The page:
Lawyers, other pols top donors to state law­mak­ers

The News-Times - - OPINION - By Ana Rade­lat

WASH­ING­TON — When Rep. Ja­hana Hayes de­cided to run for Congress last year, she had no po­lit­i­cal ex­pe­ri­ence and deep wor­ries that she could raise enough money to run a cred­i­ble cam­paign.

Hayes, a Demo­crat, be­gan her run for Congress later than other can­di­dates, in­clud­ing her GOP ri­val Manny San­tos, be­cause the for­mer his­tory teacher did not de­cide to en­ter the race un­til for­mer Rep. El­iz­a­beth Esty an­nounced she would not run for re-elec­tion. That was just about six months be­fore Novem­ber’s elec­tion.

Hayes needn’t have wor­ried. She raised nearly $1.9 mil­lion to win the 5th Con­gres­sional Dis­trict seat that stretches across the north­west sec­tion of the state — thanks in part to the gen­eros­ity of those who would be her Capi­tol Hill col­leagues.

Ac­cord­ing to the Cen­ter for Re­spon­sive Pol­i­tics, Demo­cratic mem­bers of Congress gave Hayes a to­tal of $187,050 in the last elec­tion cy­cle, more than any oth­ers linked to a spe­cific in­dus­try, in­ter­est group or pro­fes­sion.

Law­mak­ers, in­clud­ing mem­bers of the House Demo­cratic lead­er­ship like Speaker Nancy Pelosi, DCalif., Ma­jor­ity Leader Steny Hoyer, D-Md., and Ma­jor­ity Whip James Cly­burn, DS.C., gave to Hayes from their per­sonal cam­paign com­mit­tees and from their lead­er­ship po­lit­i­cal ac­tion com­mit­tees.

“Her sup­port from mem­bers of Congress demon­strated the faith that they had in her abil­ity to hit the ground run­ning on be­half of the peo­ple of the Fifth Dis­trict,” said Hayes cam­paign spokes­woman Bar­bara El­lis.

The do­na­tions may have also been spurred by the Demo­cratic Con­gres­sional Cam­paign Com­mit­tee’s de­ci­sion to make the race a pri­or­ity. Other fresh­men, in­clud­ing Reps. Ayanna Press­ley, D-Mass., and Alexan­dria Oca­sio-Cortez, D-N.Y., re­ceived much less money from Demo­cratic law­mak­ers.

The cen­ter’s anal­y­sis fo­cused on do­na­tions in the amount of $50 or more, be­cause fed­eral elec­tion law re­quires the dis­clo­sure of the donor’s work­place and oc­cu­pa­tion.

Other than the money from fel­low Democrats, Hayes’s fundrais­ing was not un­re­mark­able for a mem­ber of Congress from Connecticu­t.

The se­cond largest group of donors to Hayes’s cam­paign were lawyers and lob­by­ists, who gave about

$130,000. Third on the list were peo­ple and PACs tied to the se­cu­ri­ties and in­vest­ment in­dus­tries. Those fi­nan­cial in­ter­ests gave the Hayes cam­paign about

$112,000, ac­cord­ing to the Cen­ter for Re­spon­sive Pol­i­tics.

In­di­vid­u­als and PACs in the ed­u­ca­tional field were

11th from the top on the list of donors, con­tribut­ing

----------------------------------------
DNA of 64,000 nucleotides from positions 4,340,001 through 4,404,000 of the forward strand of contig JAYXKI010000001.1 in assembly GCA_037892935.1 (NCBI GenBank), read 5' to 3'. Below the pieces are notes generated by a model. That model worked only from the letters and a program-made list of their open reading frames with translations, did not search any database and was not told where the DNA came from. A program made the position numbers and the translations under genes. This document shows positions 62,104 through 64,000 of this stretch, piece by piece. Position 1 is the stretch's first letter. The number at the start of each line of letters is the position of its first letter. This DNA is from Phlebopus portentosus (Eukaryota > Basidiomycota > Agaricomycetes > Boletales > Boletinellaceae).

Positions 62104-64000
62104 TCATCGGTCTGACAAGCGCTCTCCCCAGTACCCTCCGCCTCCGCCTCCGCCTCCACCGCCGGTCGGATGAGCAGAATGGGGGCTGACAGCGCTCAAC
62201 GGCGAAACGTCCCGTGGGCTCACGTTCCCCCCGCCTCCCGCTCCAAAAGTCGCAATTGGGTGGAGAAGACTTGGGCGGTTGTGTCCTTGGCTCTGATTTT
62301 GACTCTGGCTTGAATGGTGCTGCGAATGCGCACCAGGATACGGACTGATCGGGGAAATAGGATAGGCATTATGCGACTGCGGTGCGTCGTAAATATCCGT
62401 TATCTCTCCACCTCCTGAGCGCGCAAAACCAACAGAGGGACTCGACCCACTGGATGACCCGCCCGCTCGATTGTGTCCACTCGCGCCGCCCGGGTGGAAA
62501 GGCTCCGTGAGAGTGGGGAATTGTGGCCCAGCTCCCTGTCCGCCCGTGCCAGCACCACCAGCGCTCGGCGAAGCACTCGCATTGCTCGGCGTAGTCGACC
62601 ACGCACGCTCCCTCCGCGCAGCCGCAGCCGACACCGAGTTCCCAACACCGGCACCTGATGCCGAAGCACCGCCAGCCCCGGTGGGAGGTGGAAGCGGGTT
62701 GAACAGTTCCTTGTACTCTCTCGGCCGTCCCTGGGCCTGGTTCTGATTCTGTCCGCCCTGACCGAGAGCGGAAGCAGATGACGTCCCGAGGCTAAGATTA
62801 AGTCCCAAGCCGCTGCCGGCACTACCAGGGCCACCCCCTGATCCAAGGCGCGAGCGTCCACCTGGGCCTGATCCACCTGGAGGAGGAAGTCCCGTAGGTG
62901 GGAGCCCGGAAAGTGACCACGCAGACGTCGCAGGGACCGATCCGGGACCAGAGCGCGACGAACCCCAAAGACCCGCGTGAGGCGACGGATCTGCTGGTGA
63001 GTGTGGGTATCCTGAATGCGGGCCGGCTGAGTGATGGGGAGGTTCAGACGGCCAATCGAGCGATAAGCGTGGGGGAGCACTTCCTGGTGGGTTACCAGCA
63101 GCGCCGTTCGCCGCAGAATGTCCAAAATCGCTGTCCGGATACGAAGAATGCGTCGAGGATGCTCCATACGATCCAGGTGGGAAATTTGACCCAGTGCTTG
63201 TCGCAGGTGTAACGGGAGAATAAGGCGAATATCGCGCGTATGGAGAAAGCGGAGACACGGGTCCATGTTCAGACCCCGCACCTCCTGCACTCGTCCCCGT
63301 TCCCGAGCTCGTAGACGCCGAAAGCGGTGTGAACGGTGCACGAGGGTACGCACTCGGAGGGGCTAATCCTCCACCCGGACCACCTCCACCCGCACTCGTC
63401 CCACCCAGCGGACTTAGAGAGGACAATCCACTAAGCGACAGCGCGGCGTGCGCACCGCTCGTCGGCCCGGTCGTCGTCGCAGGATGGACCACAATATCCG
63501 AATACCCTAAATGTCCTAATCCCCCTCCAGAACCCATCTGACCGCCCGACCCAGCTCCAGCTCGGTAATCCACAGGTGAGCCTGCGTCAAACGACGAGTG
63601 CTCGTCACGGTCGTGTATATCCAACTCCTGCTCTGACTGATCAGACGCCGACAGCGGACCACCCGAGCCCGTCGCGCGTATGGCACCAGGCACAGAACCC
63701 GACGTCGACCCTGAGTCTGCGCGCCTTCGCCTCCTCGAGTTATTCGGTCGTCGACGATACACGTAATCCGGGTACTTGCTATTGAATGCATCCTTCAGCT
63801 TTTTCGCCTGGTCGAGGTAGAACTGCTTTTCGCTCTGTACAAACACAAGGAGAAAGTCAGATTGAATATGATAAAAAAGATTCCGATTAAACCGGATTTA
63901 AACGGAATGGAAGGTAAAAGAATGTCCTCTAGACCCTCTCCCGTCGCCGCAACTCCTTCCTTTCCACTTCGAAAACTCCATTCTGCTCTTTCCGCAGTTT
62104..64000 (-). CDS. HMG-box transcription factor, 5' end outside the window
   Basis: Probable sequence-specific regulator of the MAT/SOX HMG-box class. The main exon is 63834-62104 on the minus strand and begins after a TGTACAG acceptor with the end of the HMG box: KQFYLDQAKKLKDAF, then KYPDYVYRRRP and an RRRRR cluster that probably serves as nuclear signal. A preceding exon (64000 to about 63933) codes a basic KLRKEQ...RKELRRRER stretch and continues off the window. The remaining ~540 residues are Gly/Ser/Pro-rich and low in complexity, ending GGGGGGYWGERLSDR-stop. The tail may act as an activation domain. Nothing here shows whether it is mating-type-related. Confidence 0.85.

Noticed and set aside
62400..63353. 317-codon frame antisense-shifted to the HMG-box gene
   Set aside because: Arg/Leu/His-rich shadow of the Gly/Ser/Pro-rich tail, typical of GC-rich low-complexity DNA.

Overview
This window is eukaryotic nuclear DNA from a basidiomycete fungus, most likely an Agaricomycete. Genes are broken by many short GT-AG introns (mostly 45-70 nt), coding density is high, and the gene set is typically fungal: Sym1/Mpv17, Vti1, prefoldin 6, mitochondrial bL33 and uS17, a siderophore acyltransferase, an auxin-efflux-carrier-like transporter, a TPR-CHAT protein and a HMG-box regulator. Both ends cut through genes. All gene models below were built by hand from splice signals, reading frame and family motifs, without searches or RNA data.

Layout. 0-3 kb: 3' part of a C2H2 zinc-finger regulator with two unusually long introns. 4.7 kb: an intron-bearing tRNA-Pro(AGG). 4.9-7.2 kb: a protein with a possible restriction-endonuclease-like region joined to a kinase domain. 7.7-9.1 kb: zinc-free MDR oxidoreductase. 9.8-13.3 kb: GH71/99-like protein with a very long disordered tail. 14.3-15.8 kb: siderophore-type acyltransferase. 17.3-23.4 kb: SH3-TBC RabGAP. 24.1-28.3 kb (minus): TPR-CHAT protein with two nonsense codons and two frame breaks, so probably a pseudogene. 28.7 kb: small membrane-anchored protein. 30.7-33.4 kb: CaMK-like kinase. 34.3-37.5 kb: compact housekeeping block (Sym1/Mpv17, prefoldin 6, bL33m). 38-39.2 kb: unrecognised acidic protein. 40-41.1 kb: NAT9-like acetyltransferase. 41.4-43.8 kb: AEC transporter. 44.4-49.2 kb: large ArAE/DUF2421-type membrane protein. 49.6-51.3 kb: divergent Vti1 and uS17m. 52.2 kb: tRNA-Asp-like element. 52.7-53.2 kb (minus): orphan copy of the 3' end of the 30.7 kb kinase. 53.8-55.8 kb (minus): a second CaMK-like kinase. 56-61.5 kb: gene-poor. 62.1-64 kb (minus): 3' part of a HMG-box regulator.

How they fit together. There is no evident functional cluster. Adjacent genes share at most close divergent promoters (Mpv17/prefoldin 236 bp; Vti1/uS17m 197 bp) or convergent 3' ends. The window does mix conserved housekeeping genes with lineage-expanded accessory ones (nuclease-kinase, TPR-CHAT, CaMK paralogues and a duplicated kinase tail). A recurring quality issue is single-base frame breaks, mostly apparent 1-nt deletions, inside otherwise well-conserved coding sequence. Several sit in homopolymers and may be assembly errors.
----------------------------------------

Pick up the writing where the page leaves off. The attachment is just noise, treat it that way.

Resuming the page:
$37,291 to the cam­paign of the for­mer his­tory teacher and for­mer Na­tional Teacher of the Year.

Each mem­ber of Connecticu­t’s del­e­ga­tion to the U.S. House raised more than $1 mil­lion in po­lit­i­cal cash in the last cam­paign cy­cle. And Rep. Jim Himes, D-4, raised

$2 mil­lion, the only mem­ber of the House del­e­ga­tion to at­tract more po­lit­i­cal money than Hayes.

Connecticu­t’s law­mak­ers raised most of their cam­paign money in a tra­di­tional way, from con­stituents and peo­ple em­ployed by home­s­tate in­dus­tries, or lob­by­ists and oth­ers rep­re­sent­ing spe­cial in­ter­ests in Wash­ing­ton, D.C. re­lated to the law­mak­ers’ own com­mit­tee as­sign­ments.

That’s why the top donors to the cam­paign of Rep. John Lar­son, who rep­re­sents the Hart­ford area and sits on the House Ways and Means Com­mit­tee, were in­di­vid­u­als and PACs tied to the in­sur­ance in­dus­try, who gave $260,774.

For Rep. Joe Courtney, D-2, who rep­re­sents Elec­tric Boat and Naval Sub­ma­rine Base New Lon­don and sits the House Armed Ser­vices Com­mit­tee, the top group of donors were tied to de­fense.

In the last cam­paign cy­cle, health pro­fes­sion­als ac­counted for the sin­gle largest con­tri­bu­tion from a group to the cam­paign of Rep. Rosa DeLauro, (D-3). She is the chair­woman of the House Ap­pro­pri­a­tions Com­mit­tee with au­thor­ity over the bud­get of the Depart­ment of Health and Hu­man Ser­vices.

Himes, who sits on the House Fi­nan­cial Ser­vices Com­mit­tee, raised $274,367 from the se­cu­ri­ties and in­vest­ment in­dus­try, fol­lowed by $174,055 from the in­sur­ance in­dus­try, $105,375 from the real es­tate in­dus­try and $103,575 from com­mer­cial banks.

Univer­sity of Connecticu­t po­lit­i­cal sci­ence pro­fes­sor Ronald Schurin said the do­na­tions from in­dus­tries with busi­ness be­fore the House Fi­nan­cial Ser­vices Com­mit­tee may have made Himes “more re­cep­tive to their pleas re­gard­ing the oner­ous bur­den of reg­u­la­tion.”

“But I can­not think of any be­hav­ior by any of these rep­re­sen­ta­tives that seems to be in­flu­enced by their donors,” he said.

Schurin also pointed out that none of Connecticu­t’s law­mak­ers had com­pet­i­tive races last year.

“So the mo­ti­va­tion for those who do­nated was not to win an elec­tion, but to main­tain a friend­ship with an in­cum­bent,” he said.

The Cen­ter for Re­spon­sive Pol­i­tics also an­a­lyzed con­tri­bu­tions to the cam­paigns of Connecticu­t’ se­na­tors from 2013 to the end of last year.

Sen. Chris Mur­phy raised more than $15 mil­lion in that six-year pe­riod, with lawyers and lob­by­ists top­ping the lists of donors and con­tribut­ing about $1.3 mil­lion to the se­na­tor’s cam­paign.

Sen. Richard Blu­men­thal raised more than $9 mil­lion, nearly $1.6 mil­lion from lawyers and lob­by­ists.

Blu­men­thal sits on the Se­nate Ju­di­ciary Com­mit­tee.

Dan Freed­man / Hearst Connecticu­t Me­dia

Rep. Ja­hana Hayes, D-Conn., shortly af­ter tak­ing the Oath of Of­fice in Wash­ing­ton D.C. on Jan. 3.

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